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Joint media release
4 February 2010
In a national first, the Commonwealth and Victorian governments have agreed on a process to cut red tape and streamline environmental assessments in the implementation of the Victorian Government's Delivering Melbourne's newest sustainable communities program.
The program, aimed at accommodating Melbourne's growing population over the next 20 years, has been assessed through a 'strategic assessment' process under the national environment law to enable sustainable, long-term development that safeguards the environment.
Federal Environment Minister, Peter Garrett, said this was the first strategic assessment in Australia to reach the endorsement stage and heralded a new era in Commonwealth-State collaboration on planning and environmental management.
“This is a great step forward for the Australian and Victorian governments to work together with this modern, flexible and sensible approach to planning, which allows national environmental issues to be considered early on in the state planning process and cuts red tape.
“The approved program includes large areas for the establishment of environmental offsets and provides important protections for nationally protected species through the retention and management of secure conservation reserves and other mitigation measures,” Mr Garrett said.
Victorian Environment and Climate Change Minister Gavin Jennings said the program took into account the long-term cumulative impacts of development on environmental values, while supporting sustainable economic development.
“The Brumby Labor Government is taking action through this program to ensure large-scale, long-term environmental protection by looking at an area as a whole before development begins, rather than at individual projects as they arise,” Mr Jennings said.
“The result is a dramatic increase in the protection of key biodiversity sites around Melbourne and represents a significant commitment from Government to the protection of a large number of threatened species, including birds, fish, reptiles and plants.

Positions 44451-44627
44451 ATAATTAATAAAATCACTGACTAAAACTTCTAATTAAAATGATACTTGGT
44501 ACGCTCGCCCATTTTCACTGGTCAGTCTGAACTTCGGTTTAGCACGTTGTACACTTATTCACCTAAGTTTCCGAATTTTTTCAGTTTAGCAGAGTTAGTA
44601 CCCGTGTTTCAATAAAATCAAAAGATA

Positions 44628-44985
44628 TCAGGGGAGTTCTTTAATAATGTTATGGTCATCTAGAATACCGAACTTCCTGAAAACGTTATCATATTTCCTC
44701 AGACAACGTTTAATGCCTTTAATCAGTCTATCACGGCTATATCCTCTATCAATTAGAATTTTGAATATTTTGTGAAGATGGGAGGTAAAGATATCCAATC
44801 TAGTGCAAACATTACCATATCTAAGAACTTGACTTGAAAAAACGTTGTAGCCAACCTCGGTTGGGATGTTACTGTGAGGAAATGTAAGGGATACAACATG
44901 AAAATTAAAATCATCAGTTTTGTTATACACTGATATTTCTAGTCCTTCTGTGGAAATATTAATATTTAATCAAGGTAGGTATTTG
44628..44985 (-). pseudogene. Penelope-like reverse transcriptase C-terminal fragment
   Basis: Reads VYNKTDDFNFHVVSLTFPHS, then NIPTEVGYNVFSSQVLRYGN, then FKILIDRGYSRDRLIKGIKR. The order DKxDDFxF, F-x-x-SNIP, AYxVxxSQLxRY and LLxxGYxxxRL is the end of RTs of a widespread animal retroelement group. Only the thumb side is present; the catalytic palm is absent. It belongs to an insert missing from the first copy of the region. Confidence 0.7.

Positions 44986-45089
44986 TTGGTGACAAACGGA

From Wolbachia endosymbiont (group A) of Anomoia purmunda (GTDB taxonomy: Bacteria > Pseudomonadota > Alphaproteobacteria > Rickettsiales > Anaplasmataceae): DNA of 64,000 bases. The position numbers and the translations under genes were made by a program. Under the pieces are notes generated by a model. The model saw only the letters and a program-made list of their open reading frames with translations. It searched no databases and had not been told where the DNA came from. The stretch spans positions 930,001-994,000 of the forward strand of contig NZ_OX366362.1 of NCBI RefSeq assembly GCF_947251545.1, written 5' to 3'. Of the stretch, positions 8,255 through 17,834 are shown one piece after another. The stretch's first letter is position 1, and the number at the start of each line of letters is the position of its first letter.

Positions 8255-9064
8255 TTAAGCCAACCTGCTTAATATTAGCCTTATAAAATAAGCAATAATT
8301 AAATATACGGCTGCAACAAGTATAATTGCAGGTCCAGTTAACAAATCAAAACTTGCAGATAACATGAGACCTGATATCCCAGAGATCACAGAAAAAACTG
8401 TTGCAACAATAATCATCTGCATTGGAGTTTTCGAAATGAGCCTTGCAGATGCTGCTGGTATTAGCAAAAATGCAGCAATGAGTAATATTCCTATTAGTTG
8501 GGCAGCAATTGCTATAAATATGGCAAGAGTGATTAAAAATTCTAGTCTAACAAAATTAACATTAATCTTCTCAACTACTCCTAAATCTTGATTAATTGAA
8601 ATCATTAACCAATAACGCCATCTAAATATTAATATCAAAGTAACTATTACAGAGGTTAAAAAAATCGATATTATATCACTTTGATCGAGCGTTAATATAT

By establishing new national grasslands reserves, this assessment increases the area of temperate grasslands in permanent protection from 2 per cent to 20 per cent and the area of grassy woodlands is increased from 3 per cent to 5 per cent.
Victoria's Planning Minister Justin Madden said the program would provide certainty to developers, landholders, planners, industry, communities and governments for long-term growth.
“Melbourne's population is set to grow to an expected five million people by 2030. The program identifies areas suitable for future development to accommodate this growth, and those with environmental values that need protection,” Mr Madden said.
“Now that the program is endorsed, I will consider giving approval for the types of activities that will take place under it. Where approved, such activities will need no further federal assessment, provided they are taken in accordance with this program,” Mr Garrett said.
Through the Council of Australian Governments, the Victorian and Commonwealth Governments are also ensuring strong capital city planning systems that make our cities, including Melbourne, sustainable and liveable into the future.